Consider our political climate and how we as believers react in that climate? Do we trust the Lord who sets up and tears down leaders? Do we praise him even when the leader in charge is not to our liking? Or do we follow the spirit of the age which tells us that each leader (any leader of any thing) is fair game for disrespect and abject criticism? How are we instructed by the Lord and by Paul to treat our leaders? Who IS our leader?

There is no room for any other gods, whether they are presented to us or they are of our own making. If God alone is worthy of our worship, it is important to know when we have ascribed glory and importance to something else above him. When this is pointed out, we must be willing to deal with it.

Worship is the heart-driven sacrifices of adoration and service to the God who alone is worthy to receive them by the supreme grandeur of His being.




AW Tozer said, “Worship acceptable to God is the missing crown jewel of evangelical Christianity.” He said this in 1962, over 50 years ago.

As I have considered what keeps our worship from being the best it can be for the Lord, I have come to these four thoughts:

1.       We have a practice in search of a theology.  We believe everything I said about God and worship, but have not applied the practice of worship to this theology.  When our practice is divorced from a good word regarding God, it then free wheels about with no focus and individual whim.

2.      We have missed the opportunity to form our worship language together.  We may be at odds with someone over how we worship.  We may be choosing not to say anything so we don’t rock the boat.  It would be hard work to together say, “We are going to have a common language with which to worship God, one that is accessible to all and shows our diversity.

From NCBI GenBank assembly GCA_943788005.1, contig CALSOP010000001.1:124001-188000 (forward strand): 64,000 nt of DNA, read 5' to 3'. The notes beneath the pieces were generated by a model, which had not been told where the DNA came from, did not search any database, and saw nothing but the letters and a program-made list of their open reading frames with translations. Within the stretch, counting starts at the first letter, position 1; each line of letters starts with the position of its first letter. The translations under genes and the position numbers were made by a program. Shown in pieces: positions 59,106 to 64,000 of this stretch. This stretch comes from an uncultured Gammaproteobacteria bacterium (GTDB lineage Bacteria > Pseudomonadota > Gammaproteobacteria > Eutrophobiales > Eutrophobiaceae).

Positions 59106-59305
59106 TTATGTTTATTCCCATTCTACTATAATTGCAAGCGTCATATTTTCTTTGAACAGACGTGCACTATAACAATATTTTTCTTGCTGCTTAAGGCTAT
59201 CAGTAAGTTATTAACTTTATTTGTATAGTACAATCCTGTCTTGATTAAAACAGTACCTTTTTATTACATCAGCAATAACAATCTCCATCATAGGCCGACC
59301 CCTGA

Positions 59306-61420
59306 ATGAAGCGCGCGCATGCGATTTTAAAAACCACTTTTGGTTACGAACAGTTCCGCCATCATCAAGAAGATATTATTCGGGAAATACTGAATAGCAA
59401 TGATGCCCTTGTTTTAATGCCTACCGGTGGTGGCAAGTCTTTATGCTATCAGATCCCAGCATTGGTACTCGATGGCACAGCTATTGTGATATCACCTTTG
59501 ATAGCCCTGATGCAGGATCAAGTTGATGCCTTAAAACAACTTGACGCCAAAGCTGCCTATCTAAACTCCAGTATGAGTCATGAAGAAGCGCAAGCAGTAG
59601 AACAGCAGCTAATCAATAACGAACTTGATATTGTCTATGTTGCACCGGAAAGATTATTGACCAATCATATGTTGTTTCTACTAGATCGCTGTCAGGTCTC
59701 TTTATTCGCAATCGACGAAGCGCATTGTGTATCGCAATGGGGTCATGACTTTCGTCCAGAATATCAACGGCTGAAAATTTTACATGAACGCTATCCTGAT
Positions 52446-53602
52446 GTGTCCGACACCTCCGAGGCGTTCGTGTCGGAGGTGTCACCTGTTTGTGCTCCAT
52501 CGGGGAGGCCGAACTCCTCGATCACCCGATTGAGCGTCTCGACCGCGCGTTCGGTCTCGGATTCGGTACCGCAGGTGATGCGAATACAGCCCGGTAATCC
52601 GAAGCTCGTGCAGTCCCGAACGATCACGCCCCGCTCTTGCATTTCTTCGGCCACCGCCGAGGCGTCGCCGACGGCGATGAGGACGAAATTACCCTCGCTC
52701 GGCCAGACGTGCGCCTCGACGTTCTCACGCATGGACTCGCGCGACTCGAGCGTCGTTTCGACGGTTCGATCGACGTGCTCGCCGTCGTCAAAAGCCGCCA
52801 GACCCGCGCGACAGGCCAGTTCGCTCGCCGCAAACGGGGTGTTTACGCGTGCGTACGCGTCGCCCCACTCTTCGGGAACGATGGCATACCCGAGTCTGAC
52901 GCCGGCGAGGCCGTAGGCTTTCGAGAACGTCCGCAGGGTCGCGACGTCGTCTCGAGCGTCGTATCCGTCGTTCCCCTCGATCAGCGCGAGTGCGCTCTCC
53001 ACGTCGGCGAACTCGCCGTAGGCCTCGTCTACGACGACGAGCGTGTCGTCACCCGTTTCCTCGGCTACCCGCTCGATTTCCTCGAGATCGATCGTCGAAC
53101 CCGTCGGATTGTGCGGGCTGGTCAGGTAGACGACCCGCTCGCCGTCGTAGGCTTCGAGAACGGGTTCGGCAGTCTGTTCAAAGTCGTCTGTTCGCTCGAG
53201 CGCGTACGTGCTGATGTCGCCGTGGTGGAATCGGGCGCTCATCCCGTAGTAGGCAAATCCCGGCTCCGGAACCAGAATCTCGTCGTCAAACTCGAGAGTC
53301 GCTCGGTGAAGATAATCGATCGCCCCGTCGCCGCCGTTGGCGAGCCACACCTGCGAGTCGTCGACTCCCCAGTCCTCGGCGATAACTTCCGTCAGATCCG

3.      We have easily become indifferent to what we do together on Sunday mornings because we prefer a certain style or we have come to be entertained rather than become engaged in the act of worship.

4.      We have allowed certain forms or styles of worship to have a higher place in our hearts than the one being worshipped.  This means we have idols in our midst.

If these sound harsh and heavy, consider this: Over the years, many people – worship leaders, choir directors, choir members, song lovers, quiet lovers, and many others have been hurt by a general insistence that worship needs to happen a certain way.  When worship styles changed, the insistence on a style intensified leading to worship wars or uneasy truces.  In all of it, can anyone say that the Lord was worshipped for his greatness?

The worship service has displaced the one served.  Methods and forms have become greater than the one who created us to be creative worshippers.  I have only one thing to say to that: BROTHERS AND SISTERS, THIS SHOULD NOT BE.  IN ESSENCE, THIS IS THE IDOLATRY OF CURRENT WORSHIP.

In the 50 years since Tozer made his observation, we cannot deny that much harm has been done and many wedges pounded into place.  Some churches try to live and let live  while living with an underlying tension with some saying, “If they only understood why this is good for me.”

No one is immune; no one is exempt.  Even as I speak this, I have to say, “Woe to me for I am a man of unclean lips living among a people of unclean lips.  The good news is we can change the course and release our idols if we will make some commitments together:

i.      Commit to keeping the Lord and his greatness at the center of worship.

ii.      Commit to navigating this landscape together – young and old, male and female, liturgists and free wheelers.

iii.      Commit to forging a worship language that is accessible to everyone yet display the diversity with which we worship the Lord.

iv.      Commit to not be indifferent or entertained, but to come here to engage in meeting with God together

v.       Commit to demonstrate the Lord’s greatness not only in what we say or sing, but in how we love one another.  We ultimately demonstrate the wisdom of God and the reality of Jesus Christ in this – that we love one another.

A.W. Tozer spent part of the last year of his life reflecting on worship.  One of his good words about worshipping God came in the last year of his life.  He reflected on the fact that worship is happening now and all of heaven is engaged in glorifying the Lord of all things. His good word to us was, “We join them when we begin to worship God because He is who He is.”

Brothers and sisters let us give our best worship now and continue to do so as we seek to build our worship together.  As we do this, I believe it will not only be our best worship now, but our best worship always.